An interview with Gary Long


Gray Long, Trewithen
Gary in Yunnan, China

Tell us about your current role at Trewithen Gardens.

I don’t see myself as working – it  is simply a part of my week including my daily commute to work photographs on social media (follow Gary at @Trewithengarden). I’ve been here since 2002, the third ever Head Gardener at Trewithen Garden in 100 years since 2004. My role changed in 2017 and I’m now in charge of the 30-acre garden as well as the 250-acre parkland estate with a team of five full-time staff.

How did you start with your ‘daily commute’ photographs?

I saw a drab photograph of someone’s daily commute and thought I could do better! In the last 3-4 years, I have managed to find a different plant every day.

As only the third Trewithen Head Gardener, you have a lot to live up to!

Jack Skelton, the first Head Gardener, started off as a rook scarer and then rose through the ranks. We’ve also always had a small team but during lockdown, this has been the first time there has only been one gardener in the garden. It’s great the team is back but I did enjoy having the garden to myself for a few weeks.

How did you get into gardening?

At school, I didn’t know what to do and we had to do a work experience fortnight. As there wasn’t much call for computer programmers at the time, my dad got me some work experience with a landscaper. I then spent the summer holidays with the landscaper but I didn’t like the idea of working from a van but very much enjoyed working in gardens – I didn’t realise the difference between being a gardener and training as horticulturist. A career advisor suggested two options – full-time college or youth training scheme (YTS) in a garden with one day a week at college. I went for the YTS option and worked under Barry Champion at Trelissick – I can still remember my first ident! This really sparked my interest. I then worked at hotels in Falmouth and helped win RHS Britain in Bloom for Falmouth. I moved to Tregothnan Botanical Garden as Assistant Head Gardener and helped plant the first tea plantation in the UK before moving to Trewithen. I’ve trained on the job and learnt as I’ve gone on. I’ve never worked outside the TR postcode – never needed to as there are so many gardens here. It is only through involvement with PlantNetwork that I’ve realised how our climate varies across the country.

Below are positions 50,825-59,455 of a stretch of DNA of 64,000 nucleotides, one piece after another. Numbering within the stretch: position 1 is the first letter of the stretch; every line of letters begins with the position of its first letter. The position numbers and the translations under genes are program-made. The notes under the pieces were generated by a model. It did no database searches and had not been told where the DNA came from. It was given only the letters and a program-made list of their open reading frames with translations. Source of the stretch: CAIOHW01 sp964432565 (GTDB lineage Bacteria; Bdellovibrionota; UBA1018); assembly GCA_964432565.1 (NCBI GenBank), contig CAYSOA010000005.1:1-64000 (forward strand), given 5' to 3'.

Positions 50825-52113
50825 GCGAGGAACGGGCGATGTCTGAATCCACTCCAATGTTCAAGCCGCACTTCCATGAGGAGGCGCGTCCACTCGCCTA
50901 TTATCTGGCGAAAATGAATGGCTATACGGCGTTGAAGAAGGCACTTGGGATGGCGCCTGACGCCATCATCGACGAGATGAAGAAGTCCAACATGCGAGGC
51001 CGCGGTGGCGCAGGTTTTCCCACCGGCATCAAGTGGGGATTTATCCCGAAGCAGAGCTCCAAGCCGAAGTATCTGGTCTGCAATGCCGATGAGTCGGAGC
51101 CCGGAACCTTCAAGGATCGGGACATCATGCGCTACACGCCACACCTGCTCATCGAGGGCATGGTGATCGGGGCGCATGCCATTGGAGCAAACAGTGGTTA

You’ve just come through a very dry period (March-May 2020) – how has that been?

We’re not used to it. We can cope with rain but not dry periods. We’re not set up with stand-pipes or sprinklers. If we start getting more hot, dry spells, we will need to alter how we do things.

Can you tell us a little about the projects you are involved in at Trewithen?

A masterplan was instigated in 2017 which is being instigated now and over the next few years. One of the projects in the masterplan is the completion (not restoration) of the Eagle Ponds which was started in 1715 and not completed (it was to be completed ‘dreckly’ i.e. at an unspecified time!). This was due for completion this year but the winter and lockdown will mean it will be ready when we open in 2021. We also have a walled kitchen garden (3 acre) and working farmyard (heritage museum) to restore. and the parkland will be reclaimed, recreating the house and garden setting.

Will you be expanding your team as a result of all this work?

The Eagle Ponds is another 25 acres of managed garden and then the labour-intensive kitchen garden so we will definitely need to expand the team.

What is your ambition?

I always wanted to be a head gardener – and here I am! The masterplan programme of work makes it better than perfect if that’s possible.

What is your favourite area of Trewithen?

The Cockpit area – a fernery. We have receipts from the original tree ferns planted in 1906! It was then planted with rhododendrons and magnolias to make it shady and in the last 10 years we have added ferns to create a prehistoric feel.

What are your favourite gardens?

This is like picking your favourite child! Tregrehan Garden is a real plantsman’s garden and if you can get Tom Hudson to give you a tour, even better. Barry Champion at Trelissick was a real inspiration and I wouldn’t be here now but for him and the garden. Barry started what is now Cornwall Professional Gardeners Group with Sir Richard Carew Pole of Anthony, and I now help run this group which connects gardeners across Cornwall and South Devon.

What three plants or horticulturally-related products would you take to a deserted island (your “Desert Island Plants”)?

Camellia sinensis – how can you not have a cup of tea? A bonsai – Japanese azaleas work really well as bonsai. For a touch of luxury – Rhododendron sinonuttalli –  lush metallic purple new leaves and fragrant white trumpet flowers with yellow throat make this the best plant ever.

Is there anything about you that might surprise people?

I’m a Formula 1 geek – the races are the boring bit as I’m interested in the statistics. I’m also very into Lego and have a very organised collection!

Do you have any advice to anyone thinking of or just entering horticulture as a career?

Focus on what you’re doing in the present and don’t look too far ahead. Get some decent books and read up on horticulture. You have to want to do horticulture – you don’t do it for the money – you need to have a passion for it.

Trewithen Gardens

Visit the Trewithen website or take a look at the PlantNetwork Directory for more detail about the plant collections at Trewithen.

Find out more about PlantNetwork events at Trewithen:

With thanks to Bruce Langridge and Will Ritchie of National Botanic Garden of Wales for question format and original podcast idea